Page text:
Good and Bad News About Comcast Data Plans

Good and Bad News About Comcast Data Plans

The good news is that Comcast is about to start increasing data caps — more than threefold.

The bad news is that it’s also about to raise prices of unlimited plans — to $50 a month.

The publicly traded company announced these upcoming changes this week.

Marcien Jenckes, executive vice president of consumer services for Comcast Cable in Internet, writes in the announcement:

We have learned that our customers want the peace of mind to stream, surf, game, download, or do whatever they want online. So, we have created a new data plan that is so high that most of our customers will never have to think about how much data they use.

The changes will take effect on June 1 and apply to Xfinity Internet customers in all of Comcast’s trial markets. For a listing of those markets, visit Comcast’s “Questions & Answers About Our Data Usage Plan Trials” web page.

Citing analyst Craig Moffett of MoffettNathanson, CNN Money reports that only about 12 percent of Comcast customers are currently subject to data caps.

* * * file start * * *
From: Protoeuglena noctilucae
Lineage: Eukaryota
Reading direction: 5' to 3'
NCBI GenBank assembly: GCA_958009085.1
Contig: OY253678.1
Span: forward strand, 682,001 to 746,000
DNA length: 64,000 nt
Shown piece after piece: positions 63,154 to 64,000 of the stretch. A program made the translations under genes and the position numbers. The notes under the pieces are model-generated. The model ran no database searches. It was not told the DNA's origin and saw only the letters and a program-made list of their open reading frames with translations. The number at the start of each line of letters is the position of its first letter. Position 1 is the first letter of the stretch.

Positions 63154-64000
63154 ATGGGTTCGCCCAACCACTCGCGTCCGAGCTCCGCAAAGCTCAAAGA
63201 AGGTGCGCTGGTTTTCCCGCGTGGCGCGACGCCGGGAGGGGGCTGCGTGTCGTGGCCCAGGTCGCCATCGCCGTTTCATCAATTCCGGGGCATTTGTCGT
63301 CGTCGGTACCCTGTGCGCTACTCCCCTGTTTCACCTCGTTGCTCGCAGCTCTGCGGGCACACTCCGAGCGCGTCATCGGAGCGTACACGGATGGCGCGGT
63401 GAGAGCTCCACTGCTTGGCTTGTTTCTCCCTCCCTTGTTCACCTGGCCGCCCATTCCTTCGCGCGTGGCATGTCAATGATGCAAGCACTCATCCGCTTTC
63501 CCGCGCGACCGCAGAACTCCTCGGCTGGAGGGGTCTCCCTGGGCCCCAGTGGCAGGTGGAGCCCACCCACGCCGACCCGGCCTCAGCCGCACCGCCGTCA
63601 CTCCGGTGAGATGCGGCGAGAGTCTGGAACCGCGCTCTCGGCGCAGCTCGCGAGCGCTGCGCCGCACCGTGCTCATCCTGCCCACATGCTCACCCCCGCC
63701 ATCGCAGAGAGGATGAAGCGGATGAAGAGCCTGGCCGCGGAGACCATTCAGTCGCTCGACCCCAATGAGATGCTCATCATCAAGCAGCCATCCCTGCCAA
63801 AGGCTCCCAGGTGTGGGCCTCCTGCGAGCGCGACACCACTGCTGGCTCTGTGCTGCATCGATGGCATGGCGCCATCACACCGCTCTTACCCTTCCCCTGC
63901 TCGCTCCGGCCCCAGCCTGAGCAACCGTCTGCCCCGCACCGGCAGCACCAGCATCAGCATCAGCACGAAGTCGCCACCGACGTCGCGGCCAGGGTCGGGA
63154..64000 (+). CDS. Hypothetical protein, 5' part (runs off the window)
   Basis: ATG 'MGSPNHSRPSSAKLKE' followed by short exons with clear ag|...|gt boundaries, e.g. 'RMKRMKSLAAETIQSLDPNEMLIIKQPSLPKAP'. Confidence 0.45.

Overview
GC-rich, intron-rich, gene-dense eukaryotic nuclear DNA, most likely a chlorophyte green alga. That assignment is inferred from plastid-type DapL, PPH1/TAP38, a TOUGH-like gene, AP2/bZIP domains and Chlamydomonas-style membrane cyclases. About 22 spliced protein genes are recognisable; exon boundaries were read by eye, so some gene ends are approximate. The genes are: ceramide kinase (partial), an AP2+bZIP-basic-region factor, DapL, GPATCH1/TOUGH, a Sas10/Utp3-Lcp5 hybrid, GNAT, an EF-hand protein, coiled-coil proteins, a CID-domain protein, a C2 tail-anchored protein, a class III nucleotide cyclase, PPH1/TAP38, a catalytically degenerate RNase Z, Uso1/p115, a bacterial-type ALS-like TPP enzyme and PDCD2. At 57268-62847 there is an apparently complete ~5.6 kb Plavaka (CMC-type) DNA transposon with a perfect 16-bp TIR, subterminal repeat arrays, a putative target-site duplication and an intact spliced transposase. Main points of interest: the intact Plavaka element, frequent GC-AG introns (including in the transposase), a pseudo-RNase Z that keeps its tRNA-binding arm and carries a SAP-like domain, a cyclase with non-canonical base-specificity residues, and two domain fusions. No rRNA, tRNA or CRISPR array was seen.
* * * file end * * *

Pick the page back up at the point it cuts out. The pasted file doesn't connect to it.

Comcast has yet to introduce data caps beyond its trial markets. But the company said in its latest announcement that it is “currently evaluating our plans to roll this out in other markets.”

Monthly data caps for all data plans in trial markets will increase from 300 gigabytes to 1 terabyte — which is equivalent to 1,000 gigabytes — regardless of a data plan’s speed.

A terabyte is enough to stream about 700 hours of high-definition video, play 12,000 hours of online games, or download 60,000 high-resolution photos, according to Comcast.

More than 99 percent of customers “do not come close” to using a terabyte, according to Jenckes, and the “typical” customer uses about 60 gigabytes of data per month.

Customers in trial markets who want more than a terabyte of data per month come June 1 will have two options:

  • Sign up for an unlimited plan, which costs an additional $50 per month.
  • Purchase additional data in increments of 50 gigabytes, which cost $10 each.

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